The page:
We recently held our very first translation contest for Translators without Borders’ thriving community of Arabic translators. Ninety-two talented translators submitted a total of 124 translations on a mixture of humanitarian and literary topics. Each translation was evaluated by fellow community members for accuracy, terminology, and style in order to provide constructive feedback and create greater engagement among the Arabic community.
The winners: humanitarian translation
Shaimaa Elhosan is an English to Arabic translator specializing in humanitarian translation because of her desire to help others. She studied UN translation at the American University in Cairo, which helped her follow her passion.
“I want to help other people, especially children, victims of conflicts, and abused women, people affected by natural disasters. Thus, I volunteered with Translators without Borders (TWB).”
A career highlight as a freelance translator was working on a book titled The Happy Healthy Nonprofit, by Beth Kanter and Aliza Sherman. At that point, Shaimaa realized what a leading role nonprofits play in improving difficult situations.
The first story she encountered with TWB was poignant: it told of the daily suffering of victims of war. And it highlighted the misleading images of a comfortable life in camps which too often circulate on social media.
She went on to translate the toolkit for the Global Camp Coordination and Camp Management (CCCM) Cluster, a TWB partner. The toolkit aimed to improve the quality of life and dignity for displaced people living in communal settings.
Since 2017, Shaimaa has used her skills to translate 8,951 words for TWB and has acquired more valuable experience in humanitarian translation in the process. She continues to study in a constant effort to improve and expand her knowledge.
“I study because I care so much about whether or not the translation communicates the meaning clearly to readers. The TWB team appreciates my know-how and they ask me to participate in more projects. They try hard to support us in translation by providing references and glossaries as much as possible.”
Shaimaa explained that the challenge of communication was made more exciting by this competition. “How could I render the meaning to the readership clearly with such a tricky text? The experience spurred me on to participate in more projects. I’d like to continue to support displaced people, children, and abused women with my work.”
Nabil Salibi won the literary translation category, having received the highest score from his fellow community members.
This professional translator is as dedicated to his volunteer projects as he is to his paid work. By volunteering, he hopes to bridge the communication gap between humanitarian organizations and those who seek their support. For Nabil, this means dedicating four to five hours at a time to translate or proof-read texts from his home in Australia.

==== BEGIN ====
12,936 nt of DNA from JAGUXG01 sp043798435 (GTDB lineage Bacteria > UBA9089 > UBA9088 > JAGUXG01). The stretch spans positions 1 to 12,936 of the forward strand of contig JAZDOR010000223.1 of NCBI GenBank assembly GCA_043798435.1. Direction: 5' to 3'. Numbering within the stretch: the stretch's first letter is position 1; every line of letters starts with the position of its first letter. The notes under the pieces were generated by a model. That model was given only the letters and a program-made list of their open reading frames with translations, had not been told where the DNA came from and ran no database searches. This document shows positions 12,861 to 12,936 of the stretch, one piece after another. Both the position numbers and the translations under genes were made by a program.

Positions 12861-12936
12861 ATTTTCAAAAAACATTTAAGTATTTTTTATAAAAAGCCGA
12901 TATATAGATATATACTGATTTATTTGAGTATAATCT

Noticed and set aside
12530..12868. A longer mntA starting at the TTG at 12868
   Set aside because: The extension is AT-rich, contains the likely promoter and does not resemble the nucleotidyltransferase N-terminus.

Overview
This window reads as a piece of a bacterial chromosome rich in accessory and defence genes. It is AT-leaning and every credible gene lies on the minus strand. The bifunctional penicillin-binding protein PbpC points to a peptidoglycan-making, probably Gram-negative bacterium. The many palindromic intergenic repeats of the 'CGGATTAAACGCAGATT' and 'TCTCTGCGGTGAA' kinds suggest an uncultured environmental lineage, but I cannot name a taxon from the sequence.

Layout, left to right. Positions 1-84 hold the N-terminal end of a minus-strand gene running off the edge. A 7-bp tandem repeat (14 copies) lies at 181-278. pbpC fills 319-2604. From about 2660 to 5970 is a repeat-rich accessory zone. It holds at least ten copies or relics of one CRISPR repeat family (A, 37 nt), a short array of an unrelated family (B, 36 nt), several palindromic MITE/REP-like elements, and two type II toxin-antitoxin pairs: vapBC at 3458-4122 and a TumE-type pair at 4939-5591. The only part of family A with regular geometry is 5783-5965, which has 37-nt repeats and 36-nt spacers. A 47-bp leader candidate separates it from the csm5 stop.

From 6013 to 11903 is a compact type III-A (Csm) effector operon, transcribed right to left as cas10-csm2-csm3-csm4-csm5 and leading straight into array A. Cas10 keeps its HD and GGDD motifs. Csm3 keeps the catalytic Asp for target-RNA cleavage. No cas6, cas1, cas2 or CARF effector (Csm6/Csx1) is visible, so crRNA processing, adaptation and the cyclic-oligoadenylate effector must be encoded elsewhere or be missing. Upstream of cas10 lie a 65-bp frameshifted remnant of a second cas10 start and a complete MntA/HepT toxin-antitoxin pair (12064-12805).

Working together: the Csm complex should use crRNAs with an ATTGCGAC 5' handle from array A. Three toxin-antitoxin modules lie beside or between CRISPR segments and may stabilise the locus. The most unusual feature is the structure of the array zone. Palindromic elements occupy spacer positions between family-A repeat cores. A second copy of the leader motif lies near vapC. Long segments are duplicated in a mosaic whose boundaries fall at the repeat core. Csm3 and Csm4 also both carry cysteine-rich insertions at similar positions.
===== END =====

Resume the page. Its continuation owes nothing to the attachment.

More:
Since joining TWB in 2016, Nabil has translated 13,592 words. He has focused on projects related to refugees and the conditions in refugee camps, as well as news articles. Nabil also helped translate IFRC’s Global Response Tools Review. That review analyzed the tools we use to respond to disasters, and the risks and challenges related to humanitarian response.
He takes each of these projects seriously:
“Volunteering allows me to appreciate the difficulties imposed by language barriers and the impact on the wellbeing of people who live in communities where they don’t understand the local language.”
Numerous other translators earned honorable mentions for their efforts. Learn more about their work, and the translation process on the Kató Community Forum.
A shared reward: the language equality initiative
Our highly skilled translators, including Nabil and Shaimaa, will have the opportunity to contribute to Gamayun, the language equality initiative. The goal is to shift control of communication, to allow everyone to share their voice and access information in a language and format they can understand. Using advanced language technology, we’re working with marginalized communities and language specialists to increase language equality and improve two-way communication. Over half of the world’s population simply doesn’t have access to knowledge and information in their own language. Our translators and supporters address this language gap which can prevent people from lifting themselves out of poverty, getting health care, recovering from a crisis, or understanding their rights. Our translators’ efforts enable people to proactively share their needs, concerns, and ideas.
To learn more, click here.
We recently announced two new translation contests open to our French and Swahili translator communities. If you are already a TWB translator please check the Kató Community Forum for more information. Otherwise, why not join TWB today so you can take part? Entries close on 5 August 2019.
In case you’re looking to take part in a contest, or improve your own translations, our first translation contest winners share some words of advice:
- “Make sure you understand the whole article. Context is key.” – Nabil
- “I love to translate on paper first.” – Nabil
- “Never stop reading.” – Shaimaa
Written by Danielle Moore, Communications Officer for Translators without Borders. Interview responses by Shaimaa Elhosan and Nabil Salibi, Translators for Translators without Borders.